Within a creative or problem-solving learning space – for example, in a Technology education context – ‘wicked problems or tasks’ (Rittel and Webber, 1973) can be set. These are described as ‘problems of deciding what is better when the situation is ambiguous at best’ (Marback, 2009: 399), and support the ‘naturalistic’ model, as wicked problems are not solvable. These problems are contingent problems of deciding what to do. They require continual evolution and, as such, are based upon the continual morphing of ideas and idea development, through a problem- solving process (Kimbell, Saxton and Miller, 2000). Such a ‘naturalistic’ model requires teachers to plan and create realistic design scenarios in order for students to learn the authentic nature of design activity, thus allowing students to experience environments where experimentation and exploration are dominant approaches.

The ‘interactional method’ of planning, another alternative to the dominant model, stresses the interactive nature of learning and, therefore, learning objectives (Brady, 1995; Bell and Lofoe,1998). Whilst the ‘interaction’ model specifies the same design elements as the linear objectives model, the ‘interactional method’ planning process can begin with any of the elements. Based on this model, all curriculum elements interact with each other throughout the design/planning process and, therefore, the design of one element will influence and possibly change the design decisions for other elements. For example, method might be specified first, but altered later as a result of an assessment decision. From a practical perspective, this model makes it possible to specify learning objectives after all other elements have been decided (Bell and Lefoe, 1998).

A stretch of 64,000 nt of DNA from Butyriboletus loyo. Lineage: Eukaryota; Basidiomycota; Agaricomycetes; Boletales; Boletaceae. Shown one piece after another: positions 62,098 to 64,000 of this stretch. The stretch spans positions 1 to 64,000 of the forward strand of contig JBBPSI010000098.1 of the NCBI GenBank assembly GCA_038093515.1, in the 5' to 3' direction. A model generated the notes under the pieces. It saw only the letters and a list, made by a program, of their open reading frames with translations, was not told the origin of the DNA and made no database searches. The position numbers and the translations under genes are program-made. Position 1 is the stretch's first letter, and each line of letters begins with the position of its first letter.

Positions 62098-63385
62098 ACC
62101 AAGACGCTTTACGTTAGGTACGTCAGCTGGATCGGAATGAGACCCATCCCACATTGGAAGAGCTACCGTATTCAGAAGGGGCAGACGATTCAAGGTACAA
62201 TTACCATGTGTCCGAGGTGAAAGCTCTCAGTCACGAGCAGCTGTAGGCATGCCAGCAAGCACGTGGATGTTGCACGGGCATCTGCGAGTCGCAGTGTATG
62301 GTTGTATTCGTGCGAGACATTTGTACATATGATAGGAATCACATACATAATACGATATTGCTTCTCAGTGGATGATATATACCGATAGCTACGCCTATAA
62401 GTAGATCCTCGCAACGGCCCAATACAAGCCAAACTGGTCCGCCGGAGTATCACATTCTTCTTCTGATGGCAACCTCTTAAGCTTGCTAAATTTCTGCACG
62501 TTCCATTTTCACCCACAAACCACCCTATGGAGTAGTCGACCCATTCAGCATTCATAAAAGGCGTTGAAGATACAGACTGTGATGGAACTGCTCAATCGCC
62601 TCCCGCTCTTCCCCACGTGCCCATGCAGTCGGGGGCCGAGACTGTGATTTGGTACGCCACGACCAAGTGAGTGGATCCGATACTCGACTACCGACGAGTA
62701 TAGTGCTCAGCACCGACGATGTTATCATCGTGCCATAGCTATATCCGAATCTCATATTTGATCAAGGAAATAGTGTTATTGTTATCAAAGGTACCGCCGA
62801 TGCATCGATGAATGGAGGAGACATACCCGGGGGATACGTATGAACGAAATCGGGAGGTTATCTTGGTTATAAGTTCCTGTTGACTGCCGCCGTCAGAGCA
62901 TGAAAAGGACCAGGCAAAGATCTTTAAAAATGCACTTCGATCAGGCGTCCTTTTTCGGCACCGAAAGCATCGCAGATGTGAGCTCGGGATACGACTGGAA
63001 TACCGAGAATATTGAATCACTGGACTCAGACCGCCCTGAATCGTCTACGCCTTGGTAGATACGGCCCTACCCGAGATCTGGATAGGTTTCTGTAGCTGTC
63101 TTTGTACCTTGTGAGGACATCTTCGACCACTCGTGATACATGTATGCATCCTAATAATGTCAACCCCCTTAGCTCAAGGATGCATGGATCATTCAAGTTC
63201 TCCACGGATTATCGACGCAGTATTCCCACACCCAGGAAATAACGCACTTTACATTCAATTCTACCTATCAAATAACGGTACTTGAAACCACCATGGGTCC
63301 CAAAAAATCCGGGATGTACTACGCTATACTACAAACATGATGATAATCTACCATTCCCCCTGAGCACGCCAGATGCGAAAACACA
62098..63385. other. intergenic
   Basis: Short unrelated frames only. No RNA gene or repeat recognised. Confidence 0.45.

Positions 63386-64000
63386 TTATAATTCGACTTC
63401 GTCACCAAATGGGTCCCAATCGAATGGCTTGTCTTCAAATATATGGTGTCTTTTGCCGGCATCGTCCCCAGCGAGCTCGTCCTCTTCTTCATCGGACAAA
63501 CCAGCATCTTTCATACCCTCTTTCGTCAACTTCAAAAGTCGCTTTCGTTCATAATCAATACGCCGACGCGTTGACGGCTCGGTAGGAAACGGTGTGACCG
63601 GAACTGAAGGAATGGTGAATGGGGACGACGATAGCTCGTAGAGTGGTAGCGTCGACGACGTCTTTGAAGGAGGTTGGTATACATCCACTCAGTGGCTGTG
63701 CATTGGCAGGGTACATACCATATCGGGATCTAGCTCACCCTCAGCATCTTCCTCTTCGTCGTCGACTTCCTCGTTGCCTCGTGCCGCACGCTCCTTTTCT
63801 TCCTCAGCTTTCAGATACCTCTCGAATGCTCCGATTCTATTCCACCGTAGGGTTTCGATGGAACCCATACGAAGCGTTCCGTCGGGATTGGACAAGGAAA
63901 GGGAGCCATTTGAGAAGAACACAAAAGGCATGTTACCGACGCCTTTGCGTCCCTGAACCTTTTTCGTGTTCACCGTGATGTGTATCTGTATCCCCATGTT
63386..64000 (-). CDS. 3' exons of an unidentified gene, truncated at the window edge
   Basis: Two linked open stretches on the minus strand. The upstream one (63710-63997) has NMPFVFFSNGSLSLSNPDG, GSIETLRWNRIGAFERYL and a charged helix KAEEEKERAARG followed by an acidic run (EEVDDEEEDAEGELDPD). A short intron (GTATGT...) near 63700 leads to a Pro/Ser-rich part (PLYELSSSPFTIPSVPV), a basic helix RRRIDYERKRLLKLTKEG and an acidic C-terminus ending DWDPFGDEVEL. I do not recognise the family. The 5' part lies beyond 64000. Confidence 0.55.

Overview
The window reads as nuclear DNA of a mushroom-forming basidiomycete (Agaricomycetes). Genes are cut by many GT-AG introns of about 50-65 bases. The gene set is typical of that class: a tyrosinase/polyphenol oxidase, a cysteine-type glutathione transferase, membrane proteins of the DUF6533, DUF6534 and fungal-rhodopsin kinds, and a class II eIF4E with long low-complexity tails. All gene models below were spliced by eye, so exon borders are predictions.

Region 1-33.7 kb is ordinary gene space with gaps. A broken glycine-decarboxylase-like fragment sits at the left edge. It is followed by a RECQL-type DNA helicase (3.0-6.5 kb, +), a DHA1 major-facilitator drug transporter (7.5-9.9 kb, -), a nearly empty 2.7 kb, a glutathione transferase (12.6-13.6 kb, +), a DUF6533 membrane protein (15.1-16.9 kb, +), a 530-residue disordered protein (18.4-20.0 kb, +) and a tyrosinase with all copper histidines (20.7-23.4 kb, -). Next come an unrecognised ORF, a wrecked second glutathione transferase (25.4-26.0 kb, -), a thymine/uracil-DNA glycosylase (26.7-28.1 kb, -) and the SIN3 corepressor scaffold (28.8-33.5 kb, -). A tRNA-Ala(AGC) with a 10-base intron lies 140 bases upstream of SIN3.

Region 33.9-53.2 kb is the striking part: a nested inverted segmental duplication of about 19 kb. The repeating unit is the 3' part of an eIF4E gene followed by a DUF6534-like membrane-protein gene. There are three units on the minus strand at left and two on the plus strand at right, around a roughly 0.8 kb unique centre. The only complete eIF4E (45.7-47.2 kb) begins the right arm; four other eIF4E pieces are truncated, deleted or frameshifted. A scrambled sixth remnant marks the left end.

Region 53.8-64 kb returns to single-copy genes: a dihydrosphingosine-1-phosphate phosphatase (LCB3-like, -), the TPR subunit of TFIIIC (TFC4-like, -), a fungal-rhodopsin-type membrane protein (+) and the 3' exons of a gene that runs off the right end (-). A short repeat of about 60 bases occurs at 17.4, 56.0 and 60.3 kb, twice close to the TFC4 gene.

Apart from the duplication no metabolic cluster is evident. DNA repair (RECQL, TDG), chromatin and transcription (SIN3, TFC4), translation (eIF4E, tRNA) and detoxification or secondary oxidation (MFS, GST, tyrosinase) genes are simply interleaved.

The ‘articulated curriculum’ (Hussey and Smith, 2003: 360) provides a similar approach to the ‘interactional model’, where the respective elements exist in a state of mutual interaction and influence. Alexander (2000) compares this ‘articulated curriculum’ approach to planning to the structure of a musical performance, where the composition is analogous to the lesson plan, and the performance shifts according to interpretation and improvisation. This ‘responsive’ approach to planning requires the teacher to be vigilant of the learning progression within the class and respond accordingly, and is synonymous with the formative assessment principles of ‘feedback’ (Ramaprasad, 1983). Biggs’s (1999) notion of constructive alignment also supports this way of approaching planning for teaching and learning.